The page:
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Lost in translation?

I take it as a positive sign that the Simpsons will be heading to the Middle East (albeit with a beer-less and bacon-less Homer) but I have to wonder how successful it will be.

Culturally-bound humor is hard to translate. When I lived in Paris, I saw Robert Townsend's Hollywood Shuffle in a small theater once. By the end of the movie, every French person in the building had walked out. The French normally like quirky, indie movies, but some things are just impossible to translate.

I remember one line in particular. It was after Winkie Dinkie Dog had his nervous breakdown and decided to diversify into the ho-cake business. "I'm gonna make ho-cakes!" he said, "cuz ho's gots to eat too!" This bit of ghetto wit was translated in the subtitles as something along the lines of "I shall make crêpes, because prostitutes must eat as well!"

You see the problem with this kind of thing. The audience was utterly mystified.

It makes you think, though. For example, did you ever stop to wonder whether Ingmar Bergmen's films were really so enigmatic and esoteric as we thought? I mean, what if they're actually completely pedestrian and transparent, but simply poorly translated from the Swedish? Maybe all the stuff we interpret as veiled commentary on life and death and God were actually discussions over how best to prepare lutefisk or something.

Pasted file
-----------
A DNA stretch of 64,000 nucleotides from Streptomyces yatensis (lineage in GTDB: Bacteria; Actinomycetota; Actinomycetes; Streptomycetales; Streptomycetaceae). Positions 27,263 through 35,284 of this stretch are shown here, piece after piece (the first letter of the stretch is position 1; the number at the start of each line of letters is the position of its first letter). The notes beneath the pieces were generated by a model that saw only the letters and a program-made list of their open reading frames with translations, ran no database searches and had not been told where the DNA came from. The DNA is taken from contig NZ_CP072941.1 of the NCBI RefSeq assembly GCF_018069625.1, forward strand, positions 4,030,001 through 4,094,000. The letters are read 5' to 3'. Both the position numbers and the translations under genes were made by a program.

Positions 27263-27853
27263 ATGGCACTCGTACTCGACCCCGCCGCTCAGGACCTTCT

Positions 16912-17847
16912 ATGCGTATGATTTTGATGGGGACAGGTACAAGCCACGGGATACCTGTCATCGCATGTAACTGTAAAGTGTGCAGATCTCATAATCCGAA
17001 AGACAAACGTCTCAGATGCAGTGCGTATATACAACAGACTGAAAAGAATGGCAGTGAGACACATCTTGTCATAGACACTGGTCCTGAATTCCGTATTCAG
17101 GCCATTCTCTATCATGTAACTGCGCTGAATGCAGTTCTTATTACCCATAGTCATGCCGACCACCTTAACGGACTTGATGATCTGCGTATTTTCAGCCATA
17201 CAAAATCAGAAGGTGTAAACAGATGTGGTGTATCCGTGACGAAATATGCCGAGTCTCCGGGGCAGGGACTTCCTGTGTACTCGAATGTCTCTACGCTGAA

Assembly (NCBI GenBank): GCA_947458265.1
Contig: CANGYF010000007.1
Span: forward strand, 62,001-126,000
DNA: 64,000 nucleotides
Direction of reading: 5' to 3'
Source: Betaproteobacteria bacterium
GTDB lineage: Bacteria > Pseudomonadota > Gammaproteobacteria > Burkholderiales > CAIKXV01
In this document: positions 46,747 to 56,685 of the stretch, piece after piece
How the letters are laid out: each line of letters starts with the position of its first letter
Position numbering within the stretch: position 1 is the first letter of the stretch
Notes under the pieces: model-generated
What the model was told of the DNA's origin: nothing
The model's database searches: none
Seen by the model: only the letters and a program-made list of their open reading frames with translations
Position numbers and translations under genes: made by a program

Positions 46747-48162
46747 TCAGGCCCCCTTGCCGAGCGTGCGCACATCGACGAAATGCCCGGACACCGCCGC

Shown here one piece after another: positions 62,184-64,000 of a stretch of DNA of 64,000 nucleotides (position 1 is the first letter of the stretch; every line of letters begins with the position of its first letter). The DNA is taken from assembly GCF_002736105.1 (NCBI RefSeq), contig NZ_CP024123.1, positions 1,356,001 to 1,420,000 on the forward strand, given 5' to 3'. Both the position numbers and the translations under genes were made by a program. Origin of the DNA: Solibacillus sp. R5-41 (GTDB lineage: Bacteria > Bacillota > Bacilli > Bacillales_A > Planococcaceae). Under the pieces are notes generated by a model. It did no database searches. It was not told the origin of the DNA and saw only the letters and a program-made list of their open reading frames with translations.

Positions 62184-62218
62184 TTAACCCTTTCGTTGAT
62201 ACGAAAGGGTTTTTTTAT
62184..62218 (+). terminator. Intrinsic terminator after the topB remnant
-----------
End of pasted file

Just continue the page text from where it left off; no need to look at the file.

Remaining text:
I will not consort with unclean infidels
I will not consort with unclean infidels
I will not consort with unclean infidels
I will not consort with unclean infidels
I will not consort with uncle

I agree with you on the Ingmar Bergman thing. To me, "The Seventh Seal" was much funnier than Monty Python's English Language remake "The Holy Grail."

I thought that not actually showing the seals was absolutely inspired, even though I love watching seals balancing beach balls on their noses.

That's only because you've seen Bill and Ted's Excellent Adventure a few too many times.

I'm sorry, Barry, but I actually had to sit through Scenes from a Marriage for a Sociology class, and it was four of the most excruciating hours I'd spent in a movie theatre since sitting through The Sorrow and the Pity in high school.

I don't think Bergman is esoteric, just dull.

Don't be dissin' Bill and Ted. I learned more about history from that movie than I learned in six years of high school! Admittedly, I might have learned a bit more if I had stayed on for 11th and 12th grade.

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